Any overtime loss in the playoffs is automatically a heart breaker. What added some mustard to this one was the fact that the Steelers never trailed in this game until it was over. The Steelers didn't have an exceptional offence, but the defense, soon to be called "Blitzburgh," was starting to come into its own. Gerald Williams sacked Joe Montana three times and Pittsburgh led at half,17-7, and still led after three quarters, 17-10.
The six-seed in the tournament, the Steelers were looking good after Neil O'Donnell marched them 74 yards into the end zone in the middle of the fourth quarter, on a 22-yard pass to tight end Eric Green. Late in the game with Pittsburgh leading, by a touchdown, the Chief's Keith Cash blocked a Pittsburgh punt and Fred Jones returned it to the Steelers' nine-yard line. After gaining just two yards in three plays, Joe Montana hit Tim Barnett with a seven-yard touchdown to tie the game and send it to overtime. There Nick Lowrey kicked a 32-yarder to send the Steelers home. The Steelers lost a playoff game when one fourth-and-goal stop at the seven-yard line with just 1:43 remaining would have continued their season. The Buffalo Bills would defeat the Chiefs to represent the AFC in the Super Bowl. Earlier in the season, the Steelers demolished Buffalo, 23-0, on a Monday night.
Gerald Williams Sacked Joe Montana Three Times; Eric Green Caught a Huge Touchdown Pass
#10 - 2002 Season: Titans 34 Steelers 31 (ot)
After a thrilling come-from-behind win against Cleveland in the Wild Card game, the Steelers went on the road and played Tennessee toe-to-toe. After the Titans jumped to a 14-0 lead, the Steelers stormed back with four unanswered scores to lead 20-14. Tennessee answered with two touchdowns to lead 28-20, and then Pittsburgh scored twice to lead 31-28. The Titans kicked a field goal to send it in overtime. This game was really exciting because each team kept coming back. There was not a lot of defense. While neither team rushed for 100 yards, Tennessee racked up 430 yards to Pittsburgh's 324. Hines Ward scored two touchdowns for the Steelers while Steve McNair and Frank Wychek were trouble all day on the other side.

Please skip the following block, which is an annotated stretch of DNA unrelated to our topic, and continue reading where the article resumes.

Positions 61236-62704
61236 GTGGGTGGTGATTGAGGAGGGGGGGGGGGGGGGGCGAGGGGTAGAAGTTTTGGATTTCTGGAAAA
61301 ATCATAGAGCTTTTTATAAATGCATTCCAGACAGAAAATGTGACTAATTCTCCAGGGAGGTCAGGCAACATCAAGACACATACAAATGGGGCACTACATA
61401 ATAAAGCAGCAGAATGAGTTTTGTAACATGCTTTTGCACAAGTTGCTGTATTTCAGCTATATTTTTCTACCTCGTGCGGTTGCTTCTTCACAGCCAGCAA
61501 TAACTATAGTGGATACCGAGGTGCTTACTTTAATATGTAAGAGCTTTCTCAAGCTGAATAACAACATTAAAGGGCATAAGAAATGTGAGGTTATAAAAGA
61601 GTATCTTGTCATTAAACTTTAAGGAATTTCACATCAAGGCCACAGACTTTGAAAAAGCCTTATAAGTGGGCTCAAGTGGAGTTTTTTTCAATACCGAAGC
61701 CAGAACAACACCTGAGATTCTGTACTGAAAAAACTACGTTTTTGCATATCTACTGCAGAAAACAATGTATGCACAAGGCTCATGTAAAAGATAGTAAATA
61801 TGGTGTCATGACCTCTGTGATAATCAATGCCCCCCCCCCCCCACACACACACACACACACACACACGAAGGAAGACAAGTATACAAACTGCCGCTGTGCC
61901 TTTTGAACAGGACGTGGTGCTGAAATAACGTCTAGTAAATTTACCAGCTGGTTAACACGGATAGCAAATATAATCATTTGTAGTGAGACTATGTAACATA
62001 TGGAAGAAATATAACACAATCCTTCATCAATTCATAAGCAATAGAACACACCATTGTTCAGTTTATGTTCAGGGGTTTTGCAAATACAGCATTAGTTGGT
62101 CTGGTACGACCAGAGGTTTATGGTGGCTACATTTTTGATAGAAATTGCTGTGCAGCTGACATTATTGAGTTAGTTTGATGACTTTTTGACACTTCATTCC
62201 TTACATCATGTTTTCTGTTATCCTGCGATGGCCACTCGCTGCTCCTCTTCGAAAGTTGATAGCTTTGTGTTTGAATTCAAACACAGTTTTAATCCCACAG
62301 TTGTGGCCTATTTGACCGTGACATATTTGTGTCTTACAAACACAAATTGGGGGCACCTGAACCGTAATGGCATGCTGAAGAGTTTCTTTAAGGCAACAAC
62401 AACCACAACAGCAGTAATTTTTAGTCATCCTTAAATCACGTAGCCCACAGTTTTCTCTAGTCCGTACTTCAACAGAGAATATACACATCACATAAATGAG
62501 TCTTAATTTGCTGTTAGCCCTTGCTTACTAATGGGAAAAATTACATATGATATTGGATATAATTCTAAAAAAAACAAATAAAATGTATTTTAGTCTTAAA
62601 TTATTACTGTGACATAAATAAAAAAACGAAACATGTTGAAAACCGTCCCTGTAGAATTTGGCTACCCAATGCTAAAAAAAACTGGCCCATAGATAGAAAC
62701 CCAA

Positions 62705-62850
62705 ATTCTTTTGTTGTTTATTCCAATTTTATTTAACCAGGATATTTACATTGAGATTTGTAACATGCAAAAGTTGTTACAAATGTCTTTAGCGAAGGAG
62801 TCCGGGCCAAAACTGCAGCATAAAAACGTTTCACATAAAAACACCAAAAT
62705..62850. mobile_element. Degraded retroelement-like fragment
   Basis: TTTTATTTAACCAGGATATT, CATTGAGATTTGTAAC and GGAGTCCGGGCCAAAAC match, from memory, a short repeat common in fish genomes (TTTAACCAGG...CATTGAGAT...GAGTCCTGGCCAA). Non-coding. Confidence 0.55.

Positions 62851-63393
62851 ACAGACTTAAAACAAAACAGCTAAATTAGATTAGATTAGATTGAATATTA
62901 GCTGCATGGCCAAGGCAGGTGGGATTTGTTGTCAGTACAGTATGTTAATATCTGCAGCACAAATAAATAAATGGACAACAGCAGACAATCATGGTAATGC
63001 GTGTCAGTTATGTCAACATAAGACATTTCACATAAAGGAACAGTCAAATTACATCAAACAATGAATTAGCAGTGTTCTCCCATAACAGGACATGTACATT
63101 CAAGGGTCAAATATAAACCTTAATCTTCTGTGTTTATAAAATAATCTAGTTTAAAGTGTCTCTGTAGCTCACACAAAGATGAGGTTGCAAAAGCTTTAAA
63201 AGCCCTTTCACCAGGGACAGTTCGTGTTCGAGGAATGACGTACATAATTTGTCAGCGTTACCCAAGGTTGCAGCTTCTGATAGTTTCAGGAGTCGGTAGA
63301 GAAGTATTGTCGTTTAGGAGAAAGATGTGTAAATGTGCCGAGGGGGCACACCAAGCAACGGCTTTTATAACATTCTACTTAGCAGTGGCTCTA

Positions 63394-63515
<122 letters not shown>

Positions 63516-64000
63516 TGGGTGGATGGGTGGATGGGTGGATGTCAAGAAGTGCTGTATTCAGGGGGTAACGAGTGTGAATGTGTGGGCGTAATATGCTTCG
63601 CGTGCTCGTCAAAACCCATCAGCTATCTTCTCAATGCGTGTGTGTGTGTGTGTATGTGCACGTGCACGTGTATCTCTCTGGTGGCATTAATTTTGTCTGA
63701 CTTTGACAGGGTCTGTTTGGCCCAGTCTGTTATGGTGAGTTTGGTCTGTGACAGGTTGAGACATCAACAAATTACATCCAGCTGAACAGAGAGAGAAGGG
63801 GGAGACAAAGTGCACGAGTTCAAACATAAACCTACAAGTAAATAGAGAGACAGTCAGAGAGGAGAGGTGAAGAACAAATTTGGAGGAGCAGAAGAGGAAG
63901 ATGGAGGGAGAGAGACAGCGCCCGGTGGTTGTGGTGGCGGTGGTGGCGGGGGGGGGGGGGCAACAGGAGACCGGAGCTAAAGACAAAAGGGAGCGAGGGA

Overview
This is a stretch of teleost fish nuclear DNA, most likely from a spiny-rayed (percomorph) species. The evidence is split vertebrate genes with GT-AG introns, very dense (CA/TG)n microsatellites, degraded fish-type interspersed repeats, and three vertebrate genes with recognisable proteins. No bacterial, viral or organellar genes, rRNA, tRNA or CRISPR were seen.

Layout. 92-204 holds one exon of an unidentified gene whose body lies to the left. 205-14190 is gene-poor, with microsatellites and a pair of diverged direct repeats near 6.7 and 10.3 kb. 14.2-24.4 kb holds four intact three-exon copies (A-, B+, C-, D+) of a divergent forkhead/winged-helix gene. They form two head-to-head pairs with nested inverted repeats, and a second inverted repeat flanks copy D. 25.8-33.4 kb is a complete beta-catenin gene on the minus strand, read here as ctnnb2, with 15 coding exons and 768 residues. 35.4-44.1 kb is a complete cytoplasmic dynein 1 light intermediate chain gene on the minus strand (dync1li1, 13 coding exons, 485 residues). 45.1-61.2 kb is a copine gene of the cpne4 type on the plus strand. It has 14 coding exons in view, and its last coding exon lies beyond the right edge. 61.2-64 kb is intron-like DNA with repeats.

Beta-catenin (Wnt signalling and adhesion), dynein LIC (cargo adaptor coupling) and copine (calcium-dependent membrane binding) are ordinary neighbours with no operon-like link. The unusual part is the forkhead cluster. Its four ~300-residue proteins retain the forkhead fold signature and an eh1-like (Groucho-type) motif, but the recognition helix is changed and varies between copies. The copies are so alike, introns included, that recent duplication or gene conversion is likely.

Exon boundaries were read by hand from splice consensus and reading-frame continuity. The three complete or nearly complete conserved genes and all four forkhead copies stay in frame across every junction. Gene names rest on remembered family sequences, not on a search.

There is very little I dislike about the NFL. It is the fairest sports system on the planet. One of the few exceptions is the league's overtime format. We lost the game because we lost the coin toss. We never got the ball. Making matters worse, the Titans actually missed the 31-yard winning field goal and we should have gotten the ball, but a ticky-tack running into the kicker penalty by Dewayne Washington gave Tennessee yardage and another shot. Joe Nedney connected on a short 26-yarder and the game was over.
Sometimes the pain of a loss is heightened or reduced by how good future opponents are, at least in my mind. For example, that 1989 playoff loss would have eventually led to the San Francisco 49ers, a team who destroyed Denver with embarrassment. Yes, I would love to get there and yes, anything can happen, but reality tempers pain in my world. This particular year, the Titans next lost to the Raiders who next lost to the Buccaneers in the Super Bowl. In my mind, they were both extremely beatable. But who knows, maybe Tampa Bay's defensive backfield coach, Mike Tomlin, learned a thing or two about winning Super Bowls that would help him down the road.
Joe Nedney Earned His Way Into the Screen Actors Guild Hall of Fame; Hines Ward Showed Why He is a REAL Hall of Famer